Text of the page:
Justice Department moves Supreme Court to appeal restraining orders ban

Justice Department moves Supreme Court to appeal restraining orders ban

WASHINGTON - The Justice Department asked the Supreme Court to allow a federal law stand that makes it a crime for people with domestic violence restraining orders to own firearms.

In February, a three-judge panel of the 5th U.S. was convened. The ban was unconstitutional, according to the Circuit Court of Appeals in New Orleans, who said it was in violation of the Second Amendment to the U.S. Constitution, which protects the right to bear arms. The Supreme Court ruling announced a new test for assessing firearms laws, saying restrictions must be consistent with this nation's historical tradition of firearms regulation, and not simply advance an important government interest.

The petition to appeal the matter to the Supreme Court was posted on Friday by Jake Charles, a law professor at Pepperdine University with expertise on gun control issues. It takes several days for a petition to be posted to the public docket.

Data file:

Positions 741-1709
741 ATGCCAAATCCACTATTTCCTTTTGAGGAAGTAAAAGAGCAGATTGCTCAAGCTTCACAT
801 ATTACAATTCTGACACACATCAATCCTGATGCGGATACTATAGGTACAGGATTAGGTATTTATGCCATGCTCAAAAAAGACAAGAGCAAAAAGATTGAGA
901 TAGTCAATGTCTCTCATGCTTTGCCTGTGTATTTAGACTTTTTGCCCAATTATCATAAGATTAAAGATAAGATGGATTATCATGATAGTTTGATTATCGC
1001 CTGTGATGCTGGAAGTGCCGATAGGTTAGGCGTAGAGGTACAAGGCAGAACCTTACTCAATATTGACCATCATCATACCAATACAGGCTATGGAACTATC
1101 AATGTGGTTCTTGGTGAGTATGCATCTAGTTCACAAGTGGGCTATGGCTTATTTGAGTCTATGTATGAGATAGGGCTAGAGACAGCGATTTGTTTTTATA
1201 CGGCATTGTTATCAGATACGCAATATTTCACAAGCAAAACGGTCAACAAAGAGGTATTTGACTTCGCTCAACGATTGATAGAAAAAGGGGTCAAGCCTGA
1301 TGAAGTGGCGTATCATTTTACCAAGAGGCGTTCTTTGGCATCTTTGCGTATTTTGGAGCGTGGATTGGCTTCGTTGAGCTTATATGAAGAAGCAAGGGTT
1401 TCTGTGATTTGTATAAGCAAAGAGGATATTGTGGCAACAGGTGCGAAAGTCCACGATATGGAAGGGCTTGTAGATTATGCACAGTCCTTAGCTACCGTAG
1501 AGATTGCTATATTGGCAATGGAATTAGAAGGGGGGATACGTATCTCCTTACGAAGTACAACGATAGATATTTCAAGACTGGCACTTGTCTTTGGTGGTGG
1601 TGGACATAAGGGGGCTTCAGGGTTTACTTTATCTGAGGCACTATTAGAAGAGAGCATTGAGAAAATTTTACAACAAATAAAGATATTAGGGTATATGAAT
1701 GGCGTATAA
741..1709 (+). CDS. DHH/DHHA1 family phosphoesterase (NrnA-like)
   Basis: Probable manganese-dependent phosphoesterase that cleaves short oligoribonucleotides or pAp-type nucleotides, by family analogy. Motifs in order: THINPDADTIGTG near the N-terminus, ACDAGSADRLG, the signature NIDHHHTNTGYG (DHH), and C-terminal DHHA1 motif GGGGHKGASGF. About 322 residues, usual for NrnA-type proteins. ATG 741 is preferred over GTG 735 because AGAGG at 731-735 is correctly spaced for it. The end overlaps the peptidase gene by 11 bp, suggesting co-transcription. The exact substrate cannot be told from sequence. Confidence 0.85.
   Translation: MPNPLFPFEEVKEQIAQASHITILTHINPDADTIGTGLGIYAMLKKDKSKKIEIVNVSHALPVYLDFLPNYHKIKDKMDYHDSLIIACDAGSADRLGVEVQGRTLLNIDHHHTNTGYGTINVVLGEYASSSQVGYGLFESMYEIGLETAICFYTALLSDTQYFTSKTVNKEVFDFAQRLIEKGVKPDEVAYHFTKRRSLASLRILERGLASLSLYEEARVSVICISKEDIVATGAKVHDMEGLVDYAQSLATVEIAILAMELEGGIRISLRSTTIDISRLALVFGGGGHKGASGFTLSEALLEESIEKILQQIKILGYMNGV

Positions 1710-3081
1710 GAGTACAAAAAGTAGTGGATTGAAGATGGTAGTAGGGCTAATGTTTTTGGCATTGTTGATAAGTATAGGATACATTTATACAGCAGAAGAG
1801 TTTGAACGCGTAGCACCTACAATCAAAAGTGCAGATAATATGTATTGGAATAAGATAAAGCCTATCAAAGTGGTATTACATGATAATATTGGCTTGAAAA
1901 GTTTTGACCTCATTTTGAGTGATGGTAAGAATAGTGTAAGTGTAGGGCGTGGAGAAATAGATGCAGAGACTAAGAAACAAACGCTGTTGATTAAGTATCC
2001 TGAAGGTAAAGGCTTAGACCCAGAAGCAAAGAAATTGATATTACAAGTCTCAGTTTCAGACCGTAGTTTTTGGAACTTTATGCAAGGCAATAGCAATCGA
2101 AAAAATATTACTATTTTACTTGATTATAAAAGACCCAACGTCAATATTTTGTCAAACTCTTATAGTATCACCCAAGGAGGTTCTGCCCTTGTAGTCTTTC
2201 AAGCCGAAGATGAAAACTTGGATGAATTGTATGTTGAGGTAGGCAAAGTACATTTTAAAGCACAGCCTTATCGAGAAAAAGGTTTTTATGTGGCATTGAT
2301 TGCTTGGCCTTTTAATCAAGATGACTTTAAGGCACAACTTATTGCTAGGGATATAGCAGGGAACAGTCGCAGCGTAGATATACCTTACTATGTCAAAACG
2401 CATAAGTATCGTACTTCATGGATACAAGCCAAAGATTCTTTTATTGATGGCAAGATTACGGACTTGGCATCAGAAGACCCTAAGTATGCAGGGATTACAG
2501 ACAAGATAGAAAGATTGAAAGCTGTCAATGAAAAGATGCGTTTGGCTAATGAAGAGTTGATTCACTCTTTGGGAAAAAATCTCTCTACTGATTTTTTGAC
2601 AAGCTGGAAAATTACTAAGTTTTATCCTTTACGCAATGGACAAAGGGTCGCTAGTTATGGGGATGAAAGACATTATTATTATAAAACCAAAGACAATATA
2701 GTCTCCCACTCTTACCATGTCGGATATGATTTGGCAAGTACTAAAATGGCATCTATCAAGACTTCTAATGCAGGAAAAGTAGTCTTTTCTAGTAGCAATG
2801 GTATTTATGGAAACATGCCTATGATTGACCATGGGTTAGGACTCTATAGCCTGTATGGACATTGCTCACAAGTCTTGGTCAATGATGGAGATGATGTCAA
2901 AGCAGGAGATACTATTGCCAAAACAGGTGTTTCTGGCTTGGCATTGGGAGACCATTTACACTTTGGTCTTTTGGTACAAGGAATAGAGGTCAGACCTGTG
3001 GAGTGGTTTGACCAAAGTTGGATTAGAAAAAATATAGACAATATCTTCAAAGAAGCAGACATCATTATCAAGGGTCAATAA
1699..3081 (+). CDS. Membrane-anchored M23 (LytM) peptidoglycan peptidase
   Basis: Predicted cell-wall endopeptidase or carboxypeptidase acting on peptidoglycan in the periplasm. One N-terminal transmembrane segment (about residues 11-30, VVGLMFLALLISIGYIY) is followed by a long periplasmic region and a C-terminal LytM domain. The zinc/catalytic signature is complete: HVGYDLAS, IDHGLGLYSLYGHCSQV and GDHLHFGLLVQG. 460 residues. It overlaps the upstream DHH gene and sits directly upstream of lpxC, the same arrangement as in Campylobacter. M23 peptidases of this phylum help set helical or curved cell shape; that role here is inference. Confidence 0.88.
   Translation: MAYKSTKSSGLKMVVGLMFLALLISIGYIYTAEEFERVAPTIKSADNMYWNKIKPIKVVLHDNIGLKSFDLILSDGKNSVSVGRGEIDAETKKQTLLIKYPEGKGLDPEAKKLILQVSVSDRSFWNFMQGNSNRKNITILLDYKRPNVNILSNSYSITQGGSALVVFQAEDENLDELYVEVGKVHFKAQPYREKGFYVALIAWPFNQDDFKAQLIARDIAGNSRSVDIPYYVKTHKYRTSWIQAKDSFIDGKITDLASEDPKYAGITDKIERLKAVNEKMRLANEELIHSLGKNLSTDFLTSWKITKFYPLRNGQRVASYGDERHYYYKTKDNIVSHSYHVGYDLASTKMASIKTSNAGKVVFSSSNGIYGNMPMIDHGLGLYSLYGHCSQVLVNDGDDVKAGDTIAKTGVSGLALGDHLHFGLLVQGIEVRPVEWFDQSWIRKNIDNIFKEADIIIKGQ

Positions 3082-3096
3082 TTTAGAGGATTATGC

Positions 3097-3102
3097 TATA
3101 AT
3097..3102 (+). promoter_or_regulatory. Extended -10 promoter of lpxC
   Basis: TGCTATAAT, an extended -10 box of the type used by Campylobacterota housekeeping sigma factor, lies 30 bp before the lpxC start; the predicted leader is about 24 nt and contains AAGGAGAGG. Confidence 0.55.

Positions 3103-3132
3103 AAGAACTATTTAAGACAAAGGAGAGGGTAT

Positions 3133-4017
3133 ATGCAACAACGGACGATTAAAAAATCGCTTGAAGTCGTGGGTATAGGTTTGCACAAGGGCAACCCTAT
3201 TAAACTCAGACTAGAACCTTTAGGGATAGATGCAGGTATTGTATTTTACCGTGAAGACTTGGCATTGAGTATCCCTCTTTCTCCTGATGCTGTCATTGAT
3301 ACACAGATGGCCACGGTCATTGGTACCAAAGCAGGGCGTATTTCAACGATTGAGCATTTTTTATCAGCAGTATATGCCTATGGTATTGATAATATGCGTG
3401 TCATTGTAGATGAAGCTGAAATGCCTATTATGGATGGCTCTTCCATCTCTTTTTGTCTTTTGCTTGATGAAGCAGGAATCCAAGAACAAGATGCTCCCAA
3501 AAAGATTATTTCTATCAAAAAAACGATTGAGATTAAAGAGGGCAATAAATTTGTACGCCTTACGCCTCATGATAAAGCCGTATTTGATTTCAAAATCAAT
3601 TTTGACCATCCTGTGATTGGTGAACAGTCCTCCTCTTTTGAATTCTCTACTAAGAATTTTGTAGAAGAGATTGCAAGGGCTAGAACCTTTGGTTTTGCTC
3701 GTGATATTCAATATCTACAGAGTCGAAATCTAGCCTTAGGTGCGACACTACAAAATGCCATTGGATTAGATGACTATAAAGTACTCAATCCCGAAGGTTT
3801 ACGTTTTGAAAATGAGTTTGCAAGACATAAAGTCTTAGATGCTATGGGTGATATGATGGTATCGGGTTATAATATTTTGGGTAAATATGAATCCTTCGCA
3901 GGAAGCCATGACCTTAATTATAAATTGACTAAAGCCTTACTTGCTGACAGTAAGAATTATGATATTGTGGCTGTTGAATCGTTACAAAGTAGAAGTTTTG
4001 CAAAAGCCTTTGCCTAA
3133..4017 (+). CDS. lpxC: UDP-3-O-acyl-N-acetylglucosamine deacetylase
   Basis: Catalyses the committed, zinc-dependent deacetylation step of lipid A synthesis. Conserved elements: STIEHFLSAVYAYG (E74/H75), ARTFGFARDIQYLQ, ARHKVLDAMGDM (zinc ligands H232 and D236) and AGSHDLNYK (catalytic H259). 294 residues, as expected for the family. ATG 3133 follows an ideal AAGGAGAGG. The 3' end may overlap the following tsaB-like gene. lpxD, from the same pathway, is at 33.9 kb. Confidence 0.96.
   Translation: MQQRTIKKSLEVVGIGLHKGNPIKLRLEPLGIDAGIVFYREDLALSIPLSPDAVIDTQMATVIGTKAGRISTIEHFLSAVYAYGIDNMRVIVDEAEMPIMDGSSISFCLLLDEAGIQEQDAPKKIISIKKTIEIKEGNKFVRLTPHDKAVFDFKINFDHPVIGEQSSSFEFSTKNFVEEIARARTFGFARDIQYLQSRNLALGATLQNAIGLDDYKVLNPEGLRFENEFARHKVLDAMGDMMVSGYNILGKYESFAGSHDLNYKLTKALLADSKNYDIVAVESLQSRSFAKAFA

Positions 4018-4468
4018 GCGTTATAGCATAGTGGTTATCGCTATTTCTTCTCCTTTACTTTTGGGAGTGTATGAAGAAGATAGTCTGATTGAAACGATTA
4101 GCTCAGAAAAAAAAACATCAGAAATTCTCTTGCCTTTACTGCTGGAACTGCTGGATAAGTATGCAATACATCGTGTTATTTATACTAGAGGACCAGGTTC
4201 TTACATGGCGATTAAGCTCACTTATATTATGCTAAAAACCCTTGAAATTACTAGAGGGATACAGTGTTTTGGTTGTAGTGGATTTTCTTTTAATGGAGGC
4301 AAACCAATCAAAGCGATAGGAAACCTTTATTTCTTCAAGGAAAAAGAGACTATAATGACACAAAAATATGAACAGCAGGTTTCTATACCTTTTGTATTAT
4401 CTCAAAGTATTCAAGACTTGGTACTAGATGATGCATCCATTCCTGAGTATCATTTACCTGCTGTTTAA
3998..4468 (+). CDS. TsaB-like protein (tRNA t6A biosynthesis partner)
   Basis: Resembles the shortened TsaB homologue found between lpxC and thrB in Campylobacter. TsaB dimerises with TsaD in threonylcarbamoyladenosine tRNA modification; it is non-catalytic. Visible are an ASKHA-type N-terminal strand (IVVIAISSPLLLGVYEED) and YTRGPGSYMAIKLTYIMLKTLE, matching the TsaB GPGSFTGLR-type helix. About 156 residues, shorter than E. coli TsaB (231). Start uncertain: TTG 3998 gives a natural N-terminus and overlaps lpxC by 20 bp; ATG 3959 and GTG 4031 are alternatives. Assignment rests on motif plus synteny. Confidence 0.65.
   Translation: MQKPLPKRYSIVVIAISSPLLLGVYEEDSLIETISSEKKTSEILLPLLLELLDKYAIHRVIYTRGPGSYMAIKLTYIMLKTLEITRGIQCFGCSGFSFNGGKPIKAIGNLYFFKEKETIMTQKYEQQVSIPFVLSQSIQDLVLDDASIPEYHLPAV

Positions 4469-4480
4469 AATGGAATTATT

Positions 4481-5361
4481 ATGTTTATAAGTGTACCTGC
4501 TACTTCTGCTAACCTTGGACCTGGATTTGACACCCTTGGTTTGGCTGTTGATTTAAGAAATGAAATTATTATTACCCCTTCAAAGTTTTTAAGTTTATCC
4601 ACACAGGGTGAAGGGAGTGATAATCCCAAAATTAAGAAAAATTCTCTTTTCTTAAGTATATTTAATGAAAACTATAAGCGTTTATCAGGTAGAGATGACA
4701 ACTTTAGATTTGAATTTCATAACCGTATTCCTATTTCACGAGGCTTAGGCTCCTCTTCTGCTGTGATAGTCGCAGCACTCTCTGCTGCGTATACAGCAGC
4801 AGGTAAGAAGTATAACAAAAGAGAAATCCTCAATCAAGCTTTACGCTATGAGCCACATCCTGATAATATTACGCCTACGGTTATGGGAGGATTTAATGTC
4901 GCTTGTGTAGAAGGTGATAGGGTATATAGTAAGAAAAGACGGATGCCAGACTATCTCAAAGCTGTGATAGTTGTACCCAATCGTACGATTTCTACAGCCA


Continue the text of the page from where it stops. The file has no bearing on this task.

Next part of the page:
The petition states that there are more than a million acts of domestic violence every year in the United States, and the presence of a firearm increases the chance that violence will escalate to homicide.

The Justice Department said it was pursuing the Supreme Court appeal on a highly expedited schedule so that the justices could potentially take up the case before the current term ends.

The 5th Circuit panel, consisting of three Republican-appointed judges, threw out the guilty plea and six-year prison sentence for Zackey Rahimi, who admitted to possessing guns in his Kennedale, Texas home, after prosecutors said he participated in five shootings in December 2020 and Jan. 2021.

In February of 2020, Rahimi had been under a restraining order because of his alleged assault of a former girlfriend.

Neither the Justice Department nor the federal public defender representing Rahimi responded immediately to requests for comment.